As we approach the end of the season and that awful time called Ã¢â‚¬Ëœthe cricket seasonÃ¢â‚¬â„¢ in England, I thought I would take a look at what constitutes a successful year.
The Summer is a truly dreadful period when us footy fans be come morose and irritable. We suffer from SAD, Seasonal Adjustment Disorder, itÃ¢â‚¬â„¢s just that we get in in the Summer.
Apparently there is some minor International European tournament on this year, but it isnÃ¢â‚¬â„¢t one of sufficient quality for England to want to take part. I might give it a look, but I think it will only have minor teams in it like Italy, France, Germany, Spain and Portugal. I think England should have sent a team, I reckon we could have won it and built up our confidence ahead of more serious challenges.
Anyway, I digress. What is success?
Well, in the Premier League it is a fact that only one team can be Champions. Only one team can win the FA Cup, the Carling Cup and possibly the Champions League and the UEFA Cup. So if you define success as actually winning something, there are a maximum of five successful teams.
Is finishing in the top four a successful season? Well, yes it probably is, but I donÃ¢â‚¬â„¢t think you would get too many Chelsea or Arsenal fans to agree with that sentiment at the moment. If Everton had managed to finish fourth, IÃ¢â‚¬â„¢m sure they would believe the season had been very successful.
How can finishing seventeenth be regarded as success? Ask Bolton, Birmingham and Reading fans. TheyÃ¢â‚¬â„¢d kill for a seventeenth placed finish right now.
If Manchester United win the Premier League but get knocked out of the Champions League semi-finals, would that be successful? Of course it would.
If Chelsea finish second in the league and win the Champions League, would that be successful? I think so.
If Liverpool finish fourth in the Premier League and get to the Champions League final is that successful? Probably.
If ArsenalÃ¢â‚¬Â¦Ã¢â‚¬Â¦sorry Arsenal fans.
The Carling Cup was, as we all know won by Tottenham. They won one of only five competitions it is possible to win. They must, therefore have had a successful season. IÃ¢â‚¬â„¢m not sure that they have though. If you had told a Tottenham fan before the season that they would be in eleventh place with a couple of games to go they would have probably been suicidal.
Portsmouth may well win the FA Cup. Put that together with a probable top seven finish and their season is a great success for everyone to see.
I suppose the point IÃ¢â‚¬â„¢m making is that success is defined very differently for every club. The top three do not believe they have succeeded if they donÃ¢â‚¬â„¢t win the Premier League or the Champions League. Liverpool do not believe they have succeeded if they donÃ¢â‚¬â„¢t finish in the top four and progress well in the Champions League.
Everton have not been successful if they donÃ¢â‚¬â„¢t get close to the top four. At the other end of the table it is obvious that staying up is successful.
I would probably go as far up the table as Sunderland. For them, Wigan, Reading, Birmingham, Bolton, Fulham and Derby, survival would constitute great success.
What about the rest of the teams in the middle of the league. How can they say whether their season has been successful or not? Portsmouth, Aston Villa, Manchester City, Blackburn, West Ham, Tottenham and Newcastle. If you take out Tottenham and Portsmouth because of their cup success and probably Aston Villa because of the huge potential they have shown at times, that leaves Manchester City, Blackburn, West Ham and Newcastle. Good seasons or bad? Success or failure?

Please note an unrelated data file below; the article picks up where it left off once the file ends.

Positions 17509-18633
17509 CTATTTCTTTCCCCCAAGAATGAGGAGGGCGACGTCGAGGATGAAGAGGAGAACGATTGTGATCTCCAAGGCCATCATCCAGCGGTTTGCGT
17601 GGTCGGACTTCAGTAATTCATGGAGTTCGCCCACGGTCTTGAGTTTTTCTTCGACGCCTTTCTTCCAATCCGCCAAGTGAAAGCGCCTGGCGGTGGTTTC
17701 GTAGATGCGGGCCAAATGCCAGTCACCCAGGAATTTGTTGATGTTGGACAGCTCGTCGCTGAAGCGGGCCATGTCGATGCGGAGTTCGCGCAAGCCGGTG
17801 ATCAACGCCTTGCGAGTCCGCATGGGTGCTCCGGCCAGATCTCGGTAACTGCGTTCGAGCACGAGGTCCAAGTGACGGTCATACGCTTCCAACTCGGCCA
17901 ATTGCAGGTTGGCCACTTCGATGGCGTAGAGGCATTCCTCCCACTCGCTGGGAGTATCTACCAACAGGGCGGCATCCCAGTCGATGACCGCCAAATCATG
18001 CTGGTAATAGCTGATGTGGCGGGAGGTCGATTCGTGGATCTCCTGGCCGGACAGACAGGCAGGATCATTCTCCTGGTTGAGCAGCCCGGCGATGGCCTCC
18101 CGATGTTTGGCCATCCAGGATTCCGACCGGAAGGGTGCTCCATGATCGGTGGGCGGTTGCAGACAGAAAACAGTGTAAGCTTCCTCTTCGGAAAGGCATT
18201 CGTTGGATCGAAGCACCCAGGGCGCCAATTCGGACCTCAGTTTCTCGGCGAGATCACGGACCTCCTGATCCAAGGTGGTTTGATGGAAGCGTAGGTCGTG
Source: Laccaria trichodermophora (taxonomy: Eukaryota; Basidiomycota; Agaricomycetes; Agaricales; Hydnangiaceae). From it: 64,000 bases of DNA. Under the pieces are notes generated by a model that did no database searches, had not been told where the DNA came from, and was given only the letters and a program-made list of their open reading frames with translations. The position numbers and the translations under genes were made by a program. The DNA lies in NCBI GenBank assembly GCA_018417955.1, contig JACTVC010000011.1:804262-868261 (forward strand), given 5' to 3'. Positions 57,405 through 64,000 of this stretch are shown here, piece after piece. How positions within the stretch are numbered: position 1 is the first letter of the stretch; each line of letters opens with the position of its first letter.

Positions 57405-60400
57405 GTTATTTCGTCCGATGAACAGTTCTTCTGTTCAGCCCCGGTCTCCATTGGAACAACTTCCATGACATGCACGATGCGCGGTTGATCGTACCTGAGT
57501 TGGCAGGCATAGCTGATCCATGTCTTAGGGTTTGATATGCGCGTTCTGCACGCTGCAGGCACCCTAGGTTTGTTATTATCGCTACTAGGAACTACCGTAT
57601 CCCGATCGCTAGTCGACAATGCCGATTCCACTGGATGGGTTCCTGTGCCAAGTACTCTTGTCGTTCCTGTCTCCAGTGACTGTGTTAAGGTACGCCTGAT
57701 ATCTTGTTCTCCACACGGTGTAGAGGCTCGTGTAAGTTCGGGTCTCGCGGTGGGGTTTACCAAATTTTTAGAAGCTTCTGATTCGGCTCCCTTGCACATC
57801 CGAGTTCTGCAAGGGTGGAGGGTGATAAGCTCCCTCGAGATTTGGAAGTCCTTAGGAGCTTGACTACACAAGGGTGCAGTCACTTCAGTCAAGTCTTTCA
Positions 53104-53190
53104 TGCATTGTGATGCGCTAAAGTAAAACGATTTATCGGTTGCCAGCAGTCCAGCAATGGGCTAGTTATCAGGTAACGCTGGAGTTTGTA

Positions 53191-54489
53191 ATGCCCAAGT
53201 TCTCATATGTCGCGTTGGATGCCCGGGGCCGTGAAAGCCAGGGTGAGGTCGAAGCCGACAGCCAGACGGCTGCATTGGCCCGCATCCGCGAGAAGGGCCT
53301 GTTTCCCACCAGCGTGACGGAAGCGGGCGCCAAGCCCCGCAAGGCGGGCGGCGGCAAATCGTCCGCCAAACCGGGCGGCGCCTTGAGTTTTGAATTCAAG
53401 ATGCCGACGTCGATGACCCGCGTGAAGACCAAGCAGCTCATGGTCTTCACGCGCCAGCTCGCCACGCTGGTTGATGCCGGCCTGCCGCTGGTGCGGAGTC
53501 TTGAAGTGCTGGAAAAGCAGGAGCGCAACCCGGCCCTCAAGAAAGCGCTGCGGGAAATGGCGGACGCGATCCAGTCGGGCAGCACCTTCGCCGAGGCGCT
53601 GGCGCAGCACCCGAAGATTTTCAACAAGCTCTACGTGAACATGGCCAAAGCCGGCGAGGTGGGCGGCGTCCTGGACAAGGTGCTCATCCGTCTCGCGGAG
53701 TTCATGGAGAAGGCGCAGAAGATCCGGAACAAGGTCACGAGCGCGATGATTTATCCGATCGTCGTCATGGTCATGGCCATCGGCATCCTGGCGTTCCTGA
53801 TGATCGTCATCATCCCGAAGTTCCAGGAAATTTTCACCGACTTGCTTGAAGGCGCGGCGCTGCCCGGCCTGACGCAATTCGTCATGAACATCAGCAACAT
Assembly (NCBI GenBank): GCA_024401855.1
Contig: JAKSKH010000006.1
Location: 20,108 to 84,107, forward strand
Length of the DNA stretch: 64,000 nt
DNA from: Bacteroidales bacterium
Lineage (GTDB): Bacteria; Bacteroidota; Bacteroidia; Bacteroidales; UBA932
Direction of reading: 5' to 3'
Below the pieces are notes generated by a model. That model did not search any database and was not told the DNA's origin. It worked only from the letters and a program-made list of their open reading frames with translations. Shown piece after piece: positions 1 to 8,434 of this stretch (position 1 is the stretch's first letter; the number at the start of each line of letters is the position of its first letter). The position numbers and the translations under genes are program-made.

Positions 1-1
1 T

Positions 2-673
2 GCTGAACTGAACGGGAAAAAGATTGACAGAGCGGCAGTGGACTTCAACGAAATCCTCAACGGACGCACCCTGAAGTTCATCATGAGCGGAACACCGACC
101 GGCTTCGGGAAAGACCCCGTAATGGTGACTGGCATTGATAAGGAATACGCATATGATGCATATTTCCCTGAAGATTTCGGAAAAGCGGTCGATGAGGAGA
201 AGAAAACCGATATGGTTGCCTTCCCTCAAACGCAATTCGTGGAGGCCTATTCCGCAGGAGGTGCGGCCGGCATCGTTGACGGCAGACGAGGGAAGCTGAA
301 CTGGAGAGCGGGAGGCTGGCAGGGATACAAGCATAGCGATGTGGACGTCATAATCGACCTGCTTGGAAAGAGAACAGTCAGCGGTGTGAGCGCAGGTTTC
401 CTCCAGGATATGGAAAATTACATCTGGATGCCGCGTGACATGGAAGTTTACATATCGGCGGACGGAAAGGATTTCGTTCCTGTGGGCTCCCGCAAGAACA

Should Eriksson, Hughes, Curbishley and Keegan be looking for new jobs or signing extended contracts?
The fact is that bottom placed Derby manager Paul Jewell is probably safe. Whoever survives out of Gary Megson and Alex McLeish will probably keep their job. Steve Coppell would, I assume, be safe at Reading whatever happens.
Roy Hodgson at Fulham will probably be Ã¢â‚¬Ëœmoved upstairsÃ¢â‚¬â„¢ but not totally lose his job.
It seems to me that apart from Gary Megson if Bolton are relegated, the only manager likely to his lose his job straight away at the end of the season is Avram Grant at Chelsea. They are likely to finish second in the Premier League and could still win the Champions League. So mid-table mediocrity is sufficient success for some clubs, survival is sufficient success for some others, and even expected relegation is acceptable to others. Coming at least really close in the biggest two tournaments is disaster for some.
How did we allow the Premier League to become so unbalanced? How did we let the competition break into three the way it has? How did we create a league whereby someone can to all intents and purposes achieve great things but lose their job, and others fail but keep theirs?
I donÃ¢â‚¬â„¢t know the answer to all of this but we need somehow to balance up the Premier League. We need to make all teams more equal so that the expectations on some managers are not so much higher than on others. It is often said by top sports people going into an event that they Ã¢â‚¬Å“wouldnÃ¢â‚¬â„¢t be here if I didnÃ¢â‚¬â„¢t think we could win.Ã¢â‚¬Â
I have heard people say that there is no point in taking part if you donÃ¢â‚¬â„¢t think youÃ¢â‚¬â„¢re going to win. So where does that leave our national game when realistically only three teams, maybe four, go into a competition of twenty teams with any hope whatsoever of being successful?
We need a rethink and we need to have some sort of handicap system so that if the Glory Hornets do stumble over the line this season, we enter the league on a level playing field with a chance of success. Maybe only allowing all the other teams to have eight players, or only letting them score in one of the halves? If we do something like that we might just grab that seventeenth spot and be successful!
Graham Fisher writes at Views of a fan.
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